Mark Karpelès, former CEO of Mt. Gox (via Twitter).
Asia & Australia,  Bitcoin

Mt. Gox CEO acquitted on most serious charges, receives suspended sentence on the rest

Mark Karpelès’ year-long detention and interrogation in Japan was a nightmare; lost 77 pounds

A Japanese court handed Mt. Gox founder Mark Karpelès a suspended sentence for tampering with financial records, but acquitted him of the far more serious charges of embezzlement and breach of trust on March 15.

Karpelès, founder of what was the world’s largest cryptocurrency exchange before it imploded following a massive half-billion-dollar hack in 2014, had been on trial in Japan since last July. He was given a two-and-one-half year suspended sentence and four years’ probation.

“The charge of electronic record tampering is true and deserves punishment, but there’s no criminal evidence of embezzlement,” the court verdict read. It found that he had falsified records by mixing his own money with the exchange’s to try and hide the loss of 850,000 Bitcoin.

While he had apologized for the failings in Mt. Gox’s security that allowed the hack, Karpelès had always denied any involvement. His case was strengthened by the July 2017 American indictment of Alexander Vinnick on charges of laundering the funds stolen from Mt. Gox. Vinnick has denied the charges and is being held in Greece during an extradition battle.

The fallout from the Mt. Gox collapse continues to this day. There was speculation last month that huge sales of Bitcoin (BTC) and Bitcoin Cash (BCH) recovered from Mt. Gox by the Japanese court-appointed trustee beginning early in 2018 may have been behind the price crash of Bitcoin and other cryptocurrencies.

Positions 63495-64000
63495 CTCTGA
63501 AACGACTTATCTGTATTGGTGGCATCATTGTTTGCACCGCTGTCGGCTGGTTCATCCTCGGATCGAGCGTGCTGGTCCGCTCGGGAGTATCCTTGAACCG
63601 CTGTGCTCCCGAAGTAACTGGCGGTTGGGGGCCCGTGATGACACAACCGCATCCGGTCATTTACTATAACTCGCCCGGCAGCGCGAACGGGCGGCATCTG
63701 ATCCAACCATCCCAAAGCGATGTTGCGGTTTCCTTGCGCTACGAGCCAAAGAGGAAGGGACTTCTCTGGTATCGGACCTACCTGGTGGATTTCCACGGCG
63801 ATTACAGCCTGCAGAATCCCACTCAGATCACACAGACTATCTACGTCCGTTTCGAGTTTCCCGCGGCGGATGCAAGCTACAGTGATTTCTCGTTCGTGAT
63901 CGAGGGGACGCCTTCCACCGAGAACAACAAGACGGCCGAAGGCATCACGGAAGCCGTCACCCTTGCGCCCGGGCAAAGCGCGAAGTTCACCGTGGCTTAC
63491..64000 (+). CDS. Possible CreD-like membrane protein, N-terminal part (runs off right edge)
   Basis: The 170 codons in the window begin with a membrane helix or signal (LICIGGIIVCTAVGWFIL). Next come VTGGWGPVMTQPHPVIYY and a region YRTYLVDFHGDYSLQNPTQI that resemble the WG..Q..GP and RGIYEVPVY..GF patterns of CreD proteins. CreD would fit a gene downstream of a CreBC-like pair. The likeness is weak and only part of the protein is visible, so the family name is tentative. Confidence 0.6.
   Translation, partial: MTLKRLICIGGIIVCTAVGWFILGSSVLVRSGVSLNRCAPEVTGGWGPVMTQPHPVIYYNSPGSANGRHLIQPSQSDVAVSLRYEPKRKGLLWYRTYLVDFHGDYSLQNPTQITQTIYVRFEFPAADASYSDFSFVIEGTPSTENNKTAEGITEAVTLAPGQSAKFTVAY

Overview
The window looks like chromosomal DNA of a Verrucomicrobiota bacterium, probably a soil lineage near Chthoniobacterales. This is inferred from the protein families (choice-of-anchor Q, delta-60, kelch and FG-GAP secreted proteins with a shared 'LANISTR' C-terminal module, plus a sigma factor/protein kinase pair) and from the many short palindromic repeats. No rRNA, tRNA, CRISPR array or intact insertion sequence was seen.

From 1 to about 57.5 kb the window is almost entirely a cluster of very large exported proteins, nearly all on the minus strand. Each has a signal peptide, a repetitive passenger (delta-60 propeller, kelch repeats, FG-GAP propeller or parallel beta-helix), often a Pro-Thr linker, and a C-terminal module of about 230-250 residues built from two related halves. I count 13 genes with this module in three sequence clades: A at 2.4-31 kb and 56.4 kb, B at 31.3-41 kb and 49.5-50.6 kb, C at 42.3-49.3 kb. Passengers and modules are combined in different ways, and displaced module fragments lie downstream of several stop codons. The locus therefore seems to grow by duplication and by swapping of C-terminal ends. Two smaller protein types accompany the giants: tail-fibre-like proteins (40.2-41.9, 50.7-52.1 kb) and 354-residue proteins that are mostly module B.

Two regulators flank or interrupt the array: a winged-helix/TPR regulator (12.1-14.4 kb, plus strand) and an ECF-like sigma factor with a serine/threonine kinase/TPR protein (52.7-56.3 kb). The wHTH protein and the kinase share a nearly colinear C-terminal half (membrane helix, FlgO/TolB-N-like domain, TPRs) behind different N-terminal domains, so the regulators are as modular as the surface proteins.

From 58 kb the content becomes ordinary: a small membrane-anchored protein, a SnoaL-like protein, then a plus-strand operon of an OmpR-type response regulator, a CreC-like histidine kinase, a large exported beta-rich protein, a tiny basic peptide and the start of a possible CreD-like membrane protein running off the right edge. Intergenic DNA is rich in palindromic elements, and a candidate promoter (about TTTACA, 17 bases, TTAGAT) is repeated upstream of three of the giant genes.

The Karpelès case garnered notice recently after the arrest and detention of former Nissan Renault CEO Carlos Gosn focused attention on the Japanese “hostage justice” system, in which nearly indefinite detention and interrogation without an attorney present has led to a nearly 99 percent conviction rate, and nearly 90 percent of those being brought to trial confessing. Karpelès was held and questioned for nearly a year, including 50 days straight, eventually signing a confession. He called the process a “nightmare” that caused him to lose 77 pounds.

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Leo Jakobson, Modern Consensus editor-in-chief, is a New York-based journalist who has traveled the world writing about incentive travel. He has also covered consumer and employee engagement, small business, the East Coast side of the Internet boom and bust, and New York City crime, nightlife, and politics. Disclosure: Jakobson has put some 401k money into Grayscale Bitcoin Trust.